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7 Biggest Blunders Beginner Bike Commuters Make

Keara Mehlert
Keara Mehlert December 16, 2016 Keara Mehlert is a former Property & Development Services Program Director at Arlington Transportation Partners. She has been car-free and loving it for the past five years and has been biking 5.5 miles to work every day since October 2012.
ATP Takeaway: We all start somewhere and that's the same with taking on a bike commute. You can avoid the beginner's mishaps with some preparation and guidance by other bike commuters. 

As with most things that you try out for the first time, biking to work the first few times can be an intimidating experience. However, a little prep and forethought can go a long way in making you feel more comfortable in the saddle.

If you’re a newbie to bike commuting, check out the seven biggest blunders beginner bike commuters make below. Note—this isn’t intended for new Capital Bikeshare riders, check out our other blog for some fun bikeshare facts.

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1. Poor Route Planning

The last thing you want when you first start biking to work is to end up on a major road with no bike lanes or a route that you thought was fastest but includes the world’s biggest incline. Figuring out a good route beforehand can save you stress, time, and less sore legs.

Google Maps’ biking directions usually work great. I’ll sometimes do Street View too if it’s a new area I’ve never been to so I can get an idea of the surroundings and any potential inclines. We also highly recommend BikeArlington's Comfort Map.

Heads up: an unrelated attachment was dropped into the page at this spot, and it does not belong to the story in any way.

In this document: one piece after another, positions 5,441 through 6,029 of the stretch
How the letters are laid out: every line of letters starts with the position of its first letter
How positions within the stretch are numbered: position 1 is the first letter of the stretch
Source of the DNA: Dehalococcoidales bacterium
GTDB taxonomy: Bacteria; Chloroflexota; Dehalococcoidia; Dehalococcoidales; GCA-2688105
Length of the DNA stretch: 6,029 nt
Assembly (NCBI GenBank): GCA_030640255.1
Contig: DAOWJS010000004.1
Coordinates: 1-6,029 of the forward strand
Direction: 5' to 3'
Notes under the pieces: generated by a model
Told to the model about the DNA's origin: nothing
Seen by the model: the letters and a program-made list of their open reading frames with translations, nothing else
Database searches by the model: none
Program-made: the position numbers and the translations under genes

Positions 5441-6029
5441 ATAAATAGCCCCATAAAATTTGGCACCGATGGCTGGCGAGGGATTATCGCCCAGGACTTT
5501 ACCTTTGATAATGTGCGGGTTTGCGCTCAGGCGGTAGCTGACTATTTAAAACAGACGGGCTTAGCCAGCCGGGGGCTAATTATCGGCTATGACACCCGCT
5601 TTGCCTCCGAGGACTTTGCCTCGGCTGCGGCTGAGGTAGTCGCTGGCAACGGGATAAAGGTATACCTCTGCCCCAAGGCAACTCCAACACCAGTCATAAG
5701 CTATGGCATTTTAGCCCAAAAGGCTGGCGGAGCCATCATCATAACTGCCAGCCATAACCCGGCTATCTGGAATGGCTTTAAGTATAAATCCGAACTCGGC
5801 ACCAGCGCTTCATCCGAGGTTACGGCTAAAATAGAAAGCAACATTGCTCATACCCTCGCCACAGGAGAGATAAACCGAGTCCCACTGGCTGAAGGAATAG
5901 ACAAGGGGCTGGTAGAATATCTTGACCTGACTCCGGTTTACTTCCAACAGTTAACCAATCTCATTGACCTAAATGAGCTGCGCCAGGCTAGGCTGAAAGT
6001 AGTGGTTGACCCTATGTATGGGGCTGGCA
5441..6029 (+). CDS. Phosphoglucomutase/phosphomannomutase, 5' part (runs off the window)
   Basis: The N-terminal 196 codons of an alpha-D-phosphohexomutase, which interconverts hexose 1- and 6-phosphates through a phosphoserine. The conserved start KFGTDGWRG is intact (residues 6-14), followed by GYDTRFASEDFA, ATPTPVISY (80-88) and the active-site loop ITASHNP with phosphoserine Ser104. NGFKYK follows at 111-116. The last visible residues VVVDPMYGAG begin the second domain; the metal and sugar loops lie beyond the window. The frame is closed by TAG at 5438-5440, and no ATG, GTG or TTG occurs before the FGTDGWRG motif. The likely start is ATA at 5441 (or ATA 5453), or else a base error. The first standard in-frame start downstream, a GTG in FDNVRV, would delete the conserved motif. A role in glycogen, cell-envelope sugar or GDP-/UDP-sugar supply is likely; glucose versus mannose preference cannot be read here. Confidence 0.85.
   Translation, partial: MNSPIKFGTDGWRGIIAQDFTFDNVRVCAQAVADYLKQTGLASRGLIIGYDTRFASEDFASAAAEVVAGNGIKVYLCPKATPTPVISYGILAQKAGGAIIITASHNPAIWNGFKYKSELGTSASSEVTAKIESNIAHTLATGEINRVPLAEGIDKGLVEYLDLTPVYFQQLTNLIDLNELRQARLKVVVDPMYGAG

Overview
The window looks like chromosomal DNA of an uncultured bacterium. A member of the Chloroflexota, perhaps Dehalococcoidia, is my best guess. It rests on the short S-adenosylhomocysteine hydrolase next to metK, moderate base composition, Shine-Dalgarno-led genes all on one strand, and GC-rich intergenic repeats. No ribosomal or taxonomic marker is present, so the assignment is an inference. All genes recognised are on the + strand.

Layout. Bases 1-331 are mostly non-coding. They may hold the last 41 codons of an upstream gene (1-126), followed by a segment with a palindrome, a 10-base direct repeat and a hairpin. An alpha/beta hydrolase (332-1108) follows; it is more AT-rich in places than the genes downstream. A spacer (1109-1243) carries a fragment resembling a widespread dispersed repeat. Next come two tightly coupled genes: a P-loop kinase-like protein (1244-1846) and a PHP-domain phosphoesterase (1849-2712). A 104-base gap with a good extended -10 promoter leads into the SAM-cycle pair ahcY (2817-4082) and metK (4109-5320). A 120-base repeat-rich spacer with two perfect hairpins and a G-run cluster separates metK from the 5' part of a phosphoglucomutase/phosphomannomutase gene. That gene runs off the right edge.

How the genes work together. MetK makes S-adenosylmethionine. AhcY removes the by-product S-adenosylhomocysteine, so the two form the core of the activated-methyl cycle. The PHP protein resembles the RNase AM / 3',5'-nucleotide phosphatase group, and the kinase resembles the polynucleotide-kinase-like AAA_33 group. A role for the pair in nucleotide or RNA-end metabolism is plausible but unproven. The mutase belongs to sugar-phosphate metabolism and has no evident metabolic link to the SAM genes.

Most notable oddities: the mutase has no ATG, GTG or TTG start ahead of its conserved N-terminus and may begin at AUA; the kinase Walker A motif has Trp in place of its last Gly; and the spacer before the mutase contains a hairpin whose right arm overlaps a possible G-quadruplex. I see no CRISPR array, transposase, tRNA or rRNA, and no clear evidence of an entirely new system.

2. Unprepared for the Cold

I typically warm up after the first mile, except for my hands and ears. If it’s under 45 degrees and they’re not covered, I want to die.

I finally have a good pair of gloves (thanks for the goalie gloves, Dad!) and just purchased these fabulous things called Earbags to cover my ears under my helmet. Seriously, it makes the ride much more manageable in the cold.

3. Not Locking Your Bike Properly

Get a U-Lock, people—and don’t just lock your front wheel. This is standard advice when it comes to bike security. Be sure to register it for free with the Arlington County Police Department too.

4. Dimly Lit or Non-Existent Bike Lights

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Having a good front white light and rear red light is important to be visible to cars and other road users (and required in Virginia). However, I’ve found that having a bright front light is really helpful in avoiding potholes, bumps, and other elements on the road that are usually visible during the day.

5. Carrying Everything on Your Back

The first year I biked to work, I rode with a backpack that include my work clothes, shoes, lunch, etc. When I finally got a rear rack and detachable bag to go with it, let’s just say it was life-changing. If you plan on biking relatively often, consider getting a front basket or rear rack for your stuff—it’s so freeing!

6. Deflated Tires

Speaking of life-changing, I rode my bike for months, using a hand-held pump and doing the “touch test” to determine if my tires were inflated enough. Turns out once I actually used a floor pump with a gauge I realized I had been riding about 40 PSI below what was required for my tires.

I felt like I was in the Tour de France once I actually inflated my tires to the right level. You can typically find the PSI on the side of your bike tires, and you can always stop in to any bike store to use their pumps so you know it’s inflated enough.

7. Not Using a Bell

I’m also a runner, and one of my biggest pet peeves is when bike riders fly by me on the trail without giving any warning or alert. Handlebar bells are super cheap and are helpful whether you’re going around other trail users or passing another rider in the bike lane. If you don’t have a bell, at least say “on your left."

For tips and advice, feel free to check out our friends at BikeArlington for more information.

Read more bike blogs on ATP.com

Photo Credit: Sam Kittner/Kittner.com

Tags: Bike, Active Transportation, Behavior, Did You Know?

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